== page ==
MENTORING PROGRAMS: GOOD DEEDS AND GOOD BUSINESS
District 7 mentoring programs give employees the opportunity to acheive satisfaction through helping others.
District 7 employees who wish to contribute to the lives of others have two means of doing so at work: the internal Career Mentoring Program and the Adopt-a-School project.
The recently-developed Career Mentoring Program offers benefits to both the mentor and the mentee. Mentors have the opportunity to pass on their experience, increase their professional network, demonstrate their ability to develop skills and abilities in others and, most importantly, make a difference. Mentees improve their skills, learn management techniques, obtain career guidance and interact with successful experts in their field.
Joining the program is easy: Mentors sign up with their Division Coordinator, whose name is posted on the intranet at http://t7www/mentor. Mentees visit the web page for available mentors and then request a mentor through the Division Coordinator. If the chosen mentor accepts, the Division Coordinator informs the mentee and a partnership begins.
ï¿½This is an exciting program because it benefits both individual employees and the Department,ï¿½ said Permits Chief Zoe Yue, Program Coordinator. ï¿½We hope to expand our pool of qualified employees while giving those who have successfully promoted the satisfaction of giving back.ï¿½
For those whose interest is helping teens, there is the Adopt-a-School project, which is sponsored by the Equal Employment Opportunity (EEO) office. James Deno with EEO has coordinated the program for the last three of the six years it has been in operation. Originally called the Franklin High School Transportation Academy, this year the name has been changed to the Arroyo Seco Academy. The focus previously had been limited to engineering but now it is open to other disciplines.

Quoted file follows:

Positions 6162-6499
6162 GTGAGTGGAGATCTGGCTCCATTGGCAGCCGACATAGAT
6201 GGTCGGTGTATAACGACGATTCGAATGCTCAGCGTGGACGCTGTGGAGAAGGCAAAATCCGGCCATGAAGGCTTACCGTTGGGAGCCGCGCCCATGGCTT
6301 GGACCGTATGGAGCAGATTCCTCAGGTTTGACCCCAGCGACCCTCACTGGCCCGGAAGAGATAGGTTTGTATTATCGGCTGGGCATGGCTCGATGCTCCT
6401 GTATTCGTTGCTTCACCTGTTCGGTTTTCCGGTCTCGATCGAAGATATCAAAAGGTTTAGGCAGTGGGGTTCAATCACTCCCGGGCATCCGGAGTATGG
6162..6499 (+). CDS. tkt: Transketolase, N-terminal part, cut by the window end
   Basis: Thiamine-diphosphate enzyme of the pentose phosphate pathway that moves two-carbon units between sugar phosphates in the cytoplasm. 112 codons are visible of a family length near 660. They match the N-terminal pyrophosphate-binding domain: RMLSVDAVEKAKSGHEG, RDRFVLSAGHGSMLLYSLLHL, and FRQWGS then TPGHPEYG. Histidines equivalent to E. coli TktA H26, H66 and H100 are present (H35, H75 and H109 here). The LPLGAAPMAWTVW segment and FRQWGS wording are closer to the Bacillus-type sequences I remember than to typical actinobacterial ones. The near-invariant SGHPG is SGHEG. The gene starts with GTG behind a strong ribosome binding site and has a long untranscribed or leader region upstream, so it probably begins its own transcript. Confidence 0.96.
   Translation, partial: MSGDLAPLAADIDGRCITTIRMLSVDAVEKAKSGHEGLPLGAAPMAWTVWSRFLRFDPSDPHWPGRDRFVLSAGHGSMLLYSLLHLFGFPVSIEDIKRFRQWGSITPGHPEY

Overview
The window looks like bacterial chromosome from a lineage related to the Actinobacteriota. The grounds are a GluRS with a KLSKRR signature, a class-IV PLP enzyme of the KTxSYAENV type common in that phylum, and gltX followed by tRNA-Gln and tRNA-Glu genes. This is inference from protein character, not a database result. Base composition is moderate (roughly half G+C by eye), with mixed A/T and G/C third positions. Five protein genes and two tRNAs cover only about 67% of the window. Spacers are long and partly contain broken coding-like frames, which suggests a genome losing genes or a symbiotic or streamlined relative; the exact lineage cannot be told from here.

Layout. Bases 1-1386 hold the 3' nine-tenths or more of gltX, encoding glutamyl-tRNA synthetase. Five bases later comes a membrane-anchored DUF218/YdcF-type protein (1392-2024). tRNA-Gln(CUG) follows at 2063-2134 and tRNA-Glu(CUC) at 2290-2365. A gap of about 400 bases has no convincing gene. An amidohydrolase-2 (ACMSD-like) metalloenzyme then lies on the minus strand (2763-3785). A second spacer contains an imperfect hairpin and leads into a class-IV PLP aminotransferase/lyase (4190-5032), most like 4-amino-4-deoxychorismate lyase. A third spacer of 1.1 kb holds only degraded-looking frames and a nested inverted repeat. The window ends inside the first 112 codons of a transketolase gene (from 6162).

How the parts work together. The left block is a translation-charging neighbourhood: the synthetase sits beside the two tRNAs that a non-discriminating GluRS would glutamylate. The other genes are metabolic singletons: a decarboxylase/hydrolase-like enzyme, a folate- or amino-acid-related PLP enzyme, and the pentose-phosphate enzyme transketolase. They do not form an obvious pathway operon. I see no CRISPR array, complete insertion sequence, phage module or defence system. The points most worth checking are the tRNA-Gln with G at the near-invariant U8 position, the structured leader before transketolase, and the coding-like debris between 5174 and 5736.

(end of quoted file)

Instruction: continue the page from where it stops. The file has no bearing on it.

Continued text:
ï¿½The program has really grown,ï¿½ Deno said. ï¿½Initially, it was a struggle to get four or five mentors." Last year, there were close to 20. "This year, we are hoping for at least that many," he added.
The process consists of a mentor/mentee match-up at Franklin High School (in Highland Park), based on student interests, hobbies and likes/dislikes. Students are matched with mentors of their same sex. The next event is Shadow Day, when the mentees come to the District Office to observe their mentors at work. For the rest of the school year, mentors and mentees keep in touch through email and phone calls and at least one more official meeting at the school. At graduation time, mentors attend a celebration at Portos Bakery in Glendale. Caltrans presents a yearly college scholarship, which is financed through fundraisers such as book fairs. Last year, the district offered a $1,000 scholarship; this yearï¿½s amount is yet to be determined.
Two hundred and fifty students are involved in the program, which also recruits other agencies and the private sector to participate. ï¿½They really appreciate Caltrans because we are professional but also approachable and caring,ï¿½ said Deno, a Franklin High School alum.
ï¿½Itï¿½s a neat program and really rewarding,ï¿½ he added. ï¿½Volunteers are always glad they made the time.ï¿½
Deno also said that there are many people who made this program such a success and who he wishes to thank. He said, "I would like to extend my sincere thanks and appreciation to the following people who donated their time and talents to this worthy program: Dawn Helou, Judy Pouncy, Michael C. Lim, Eric D. Chau, Mirna Dagher, Dina El-Tawansy, Maria D. Rodriquez, Rashid Ansarie, Khanh Q. Nguyen, Marcia Graves, Ada Osoy, Shahriar Yadegari, Marco Ruano, Will Carpio, Arian Abrishami, Refugio Dominguez and Tirsit Kebede."